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Inkling: The future of textbooks?

Could heavy, expensive textbooks soon be a thing of the past? Matt MacInnis, CEO of founder of Inkling, says his company is reinventing the learning experience for students through multimedia titles that can be downloaded to the iPad.

It all began with an inkling.

“I watched students use technology, and textbooks were competing for their attention. It was frustrating because I would see the promise of technology not realized because of the textbook,” says Matt MacInnis.

After spending eight years with Apple in the education group, Matt MacInnis launched Inkling, a start-up company that is reinventing the textbook. See how it works here.

Inkling is bringing textbook titles into a new-age multimedia experience for the iPad and it’s picking up steam. The company announced a second round of funding last week- $17 million from Tenaya Capital, Jafco Ventures, Pearson and Sequoia Capital.

That money will be invested in new technologies and go toward research and development. MacInnis says designing interactive textbooks is not always something you can tell a computer to do. You need a human being curating the content.

“For us, what’s exciting is the world of what we can natively digital content,” says MacInnis. “We have a number of projects underway right now that are really going to be market defining titles. They won’t be bound by the world of print.”

The concept is already popular among publishers and especially colleges. MacInnis says Brown University rearranged its first year medical program around titles Inkling offers. Hult International Business School, on track to be one of the largest business schools by enrollment, also requires Inkling titles for several courses.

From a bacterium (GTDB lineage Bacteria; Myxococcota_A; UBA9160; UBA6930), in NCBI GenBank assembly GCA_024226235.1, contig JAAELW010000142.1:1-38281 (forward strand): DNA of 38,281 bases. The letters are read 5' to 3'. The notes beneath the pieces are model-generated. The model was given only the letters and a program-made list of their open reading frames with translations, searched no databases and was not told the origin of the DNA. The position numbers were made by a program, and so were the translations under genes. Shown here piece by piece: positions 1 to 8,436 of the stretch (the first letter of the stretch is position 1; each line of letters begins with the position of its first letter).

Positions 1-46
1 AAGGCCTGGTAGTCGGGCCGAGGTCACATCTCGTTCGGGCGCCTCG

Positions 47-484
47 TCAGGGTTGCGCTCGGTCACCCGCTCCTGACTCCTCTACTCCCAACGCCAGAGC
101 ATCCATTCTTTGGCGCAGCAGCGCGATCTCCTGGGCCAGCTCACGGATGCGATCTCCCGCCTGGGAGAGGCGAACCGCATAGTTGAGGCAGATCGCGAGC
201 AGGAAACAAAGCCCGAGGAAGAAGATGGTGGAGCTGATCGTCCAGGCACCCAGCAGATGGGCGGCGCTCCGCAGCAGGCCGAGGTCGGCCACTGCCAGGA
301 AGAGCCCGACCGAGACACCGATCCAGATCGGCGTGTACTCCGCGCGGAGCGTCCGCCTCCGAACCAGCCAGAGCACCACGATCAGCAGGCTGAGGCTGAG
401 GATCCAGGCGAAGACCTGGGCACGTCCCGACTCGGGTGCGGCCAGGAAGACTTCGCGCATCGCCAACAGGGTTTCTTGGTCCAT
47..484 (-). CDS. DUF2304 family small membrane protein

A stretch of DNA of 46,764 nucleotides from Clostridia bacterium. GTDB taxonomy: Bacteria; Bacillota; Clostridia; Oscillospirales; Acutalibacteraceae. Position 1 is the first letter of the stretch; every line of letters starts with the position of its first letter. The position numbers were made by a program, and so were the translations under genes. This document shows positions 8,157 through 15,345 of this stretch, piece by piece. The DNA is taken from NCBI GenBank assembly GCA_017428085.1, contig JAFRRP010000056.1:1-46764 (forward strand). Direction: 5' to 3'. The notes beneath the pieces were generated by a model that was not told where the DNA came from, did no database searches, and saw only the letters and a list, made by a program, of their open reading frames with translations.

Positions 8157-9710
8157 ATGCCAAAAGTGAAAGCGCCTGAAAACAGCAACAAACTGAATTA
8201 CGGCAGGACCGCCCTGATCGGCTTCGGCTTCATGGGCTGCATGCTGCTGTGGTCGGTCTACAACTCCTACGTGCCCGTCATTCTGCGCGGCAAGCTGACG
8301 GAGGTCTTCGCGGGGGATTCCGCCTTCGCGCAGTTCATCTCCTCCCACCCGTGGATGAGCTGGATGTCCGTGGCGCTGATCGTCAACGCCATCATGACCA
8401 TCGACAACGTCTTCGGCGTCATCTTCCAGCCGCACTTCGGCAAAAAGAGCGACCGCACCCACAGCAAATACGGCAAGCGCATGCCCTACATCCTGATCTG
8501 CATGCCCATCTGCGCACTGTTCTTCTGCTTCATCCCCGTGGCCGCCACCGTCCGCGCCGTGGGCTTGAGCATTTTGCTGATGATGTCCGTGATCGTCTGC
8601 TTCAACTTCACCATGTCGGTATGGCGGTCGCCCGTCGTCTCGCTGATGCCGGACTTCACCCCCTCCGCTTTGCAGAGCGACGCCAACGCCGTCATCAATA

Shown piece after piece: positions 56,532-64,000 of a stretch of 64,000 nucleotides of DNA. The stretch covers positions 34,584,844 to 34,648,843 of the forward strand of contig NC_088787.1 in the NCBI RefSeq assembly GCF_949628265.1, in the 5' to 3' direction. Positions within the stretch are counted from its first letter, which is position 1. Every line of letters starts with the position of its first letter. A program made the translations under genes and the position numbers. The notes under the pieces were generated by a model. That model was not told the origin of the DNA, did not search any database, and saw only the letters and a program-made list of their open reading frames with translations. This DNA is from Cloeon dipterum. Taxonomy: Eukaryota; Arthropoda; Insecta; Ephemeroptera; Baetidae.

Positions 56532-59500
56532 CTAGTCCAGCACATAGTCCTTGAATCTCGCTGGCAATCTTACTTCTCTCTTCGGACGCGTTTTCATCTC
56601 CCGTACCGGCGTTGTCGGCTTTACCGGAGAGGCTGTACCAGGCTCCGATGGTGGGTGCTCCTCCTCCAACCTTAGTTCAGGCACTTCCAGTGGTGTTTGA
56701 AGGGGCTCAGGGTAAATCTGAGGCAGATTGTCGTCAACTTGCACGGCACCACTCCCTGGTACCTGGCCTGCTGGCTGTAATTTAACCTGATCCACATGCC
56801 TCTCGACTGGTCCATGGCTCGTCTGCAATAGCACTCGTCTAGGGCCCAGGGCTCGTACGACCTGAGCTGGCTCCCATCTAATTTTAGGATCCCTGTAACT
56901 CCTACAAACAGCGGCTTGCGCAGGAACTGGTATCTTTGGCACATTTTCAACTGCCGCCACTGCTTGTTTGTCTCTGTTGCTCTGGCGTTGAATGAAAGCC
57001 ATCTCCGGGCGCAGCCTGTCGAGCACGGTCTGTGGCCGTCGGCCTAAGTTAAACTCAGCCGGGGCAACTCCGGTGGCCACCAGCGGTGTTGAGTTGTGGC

The titles can be downloaded through Inkling’s free app. Books range from $1.99 to $9.99 per chapter, which can be downloaded individually. There is always at least one chapter available for free.

Though MacInnis doesn’t think digital textbooks will ever completely replace print textbooks, he does predict the market picking up in 2012, with 20 to 30 percent of students using digital titles over print. He says about 100 titles will be available this coming school year.

Inkling isn’t alone in the market of digital textbooks. However, MacInnis says what sets his company apart from the competition is the interactive experience.

“A lot of people are claiming to do e-textbooks. They’re selling you a PDF. It’s kind of hard to spin a 3D molecule in a PDF,” says MacInnis. “If you’re paying $100 for a book, you better get an awesome experience.”

More about tools you need for school at EducationOption.

 
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